Archive for category Family
(Day 8 was really part of the Day 7 update.)
After resting up in Taupo, we headed to nearby Rotorua for some adventurous activities. More accurately, for the kids to participate in some adventurous activities as none of the adults were in the mood. First up was a giant, crane-lifted swing. Really, a tame version of a bungee jump.
Next up, a skydiving simulator. It was pretty cool and I was nearly tempted to give it a go myself.
Finally, a much recommended ride in what I can best describe as a gerbil ball. Per strong recommendations, the girls chose to do the version with water, which allowed them to slide around inside the ball rather than tumble.
After we were done in Rotorua, we headed to Thames for our final night before flying home. On the way, we noticed a waterfall in the distance and then came across a turnoff with a sign indicating a short drive to the waterfall site. It turns out it wasn’t the waterfall site itself, but rather a trailhead for a long hike to the waterfall. We decided to venture a ways down the trail despite not having the time or inclination for the entire hike. We hiked as far as a bridge over the downstream creek, which was a very nice spot.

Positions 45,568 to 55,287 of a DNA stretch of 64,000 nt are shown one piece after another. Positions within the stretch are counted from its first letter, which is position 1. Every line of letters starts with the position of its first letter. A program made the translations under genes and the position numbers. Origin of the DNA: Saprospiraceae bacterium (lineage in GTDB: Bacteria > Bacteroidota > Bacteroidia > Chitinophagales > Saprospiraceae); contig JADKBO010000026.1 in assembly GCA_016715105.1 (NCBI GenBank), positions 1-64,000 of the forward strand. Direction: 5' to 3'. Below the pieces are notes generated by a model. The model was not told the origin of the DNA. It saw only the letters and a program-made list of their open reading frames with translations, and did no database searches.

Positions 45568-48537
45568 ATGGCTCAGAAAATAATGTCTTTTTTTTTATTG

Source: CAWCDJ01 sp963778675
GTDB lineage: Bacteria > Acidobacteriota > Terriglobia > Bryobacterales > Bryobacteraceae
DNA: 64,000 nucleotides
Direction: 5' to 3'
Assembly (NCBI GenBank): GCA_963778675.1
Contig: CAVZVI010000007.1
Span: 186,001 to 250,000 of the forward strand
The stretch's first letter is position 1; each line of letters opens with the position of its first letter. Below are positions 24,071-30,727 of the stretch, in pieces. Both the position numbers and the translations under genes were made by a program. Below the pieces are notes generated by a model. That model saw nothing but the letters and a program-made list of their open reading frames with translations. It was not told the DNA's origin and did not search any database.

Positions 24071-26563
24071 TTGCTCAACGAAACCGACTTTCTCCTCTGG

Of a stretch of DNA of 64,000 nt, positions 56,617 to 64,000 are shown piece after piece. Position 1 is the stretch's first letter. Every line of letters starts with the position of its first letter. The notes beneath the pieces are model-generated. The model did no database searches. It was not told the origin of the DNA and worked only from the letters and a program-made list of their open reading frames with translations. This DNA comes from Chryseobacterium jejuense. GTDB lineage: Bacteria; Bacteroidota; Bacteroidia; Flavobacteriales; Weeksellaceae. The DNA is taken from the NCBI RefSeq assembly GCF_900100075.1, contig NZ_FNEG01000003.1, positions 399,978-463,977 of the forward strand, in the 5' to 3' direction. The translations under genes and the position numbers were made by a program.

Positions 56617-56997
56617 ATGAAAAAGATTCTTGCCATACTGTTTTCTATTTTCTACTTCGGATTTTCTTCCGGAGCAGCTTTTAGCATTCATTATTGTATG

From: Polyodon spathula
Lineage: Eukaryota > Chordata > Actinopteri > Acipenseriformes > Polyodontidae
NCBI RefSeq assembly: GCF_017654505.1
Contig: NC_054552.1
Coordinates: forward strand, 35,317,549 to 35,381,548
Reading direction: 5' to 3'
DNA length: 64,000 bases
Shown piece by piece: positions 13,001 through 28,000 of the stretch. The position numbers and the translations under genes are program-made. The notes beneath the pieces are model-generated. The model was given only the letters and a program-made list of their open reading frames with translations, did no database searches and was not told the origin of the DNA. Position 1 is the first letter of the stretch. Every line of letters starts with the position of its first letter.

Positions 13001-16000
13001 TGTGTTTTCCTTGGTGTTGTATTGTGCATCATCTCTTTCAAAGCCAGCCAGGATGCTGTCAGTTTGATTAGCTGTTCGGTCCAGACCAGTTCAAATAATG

Unfortunately, McKenzie had a rough bout of what we expect was food poisoning that night right through to boarding our flight home. Thankfully, this hit at the end of our trip and she was vaguely okay on the plane other than basically not eating for probably a full day or more.
Good bye, New Zealand!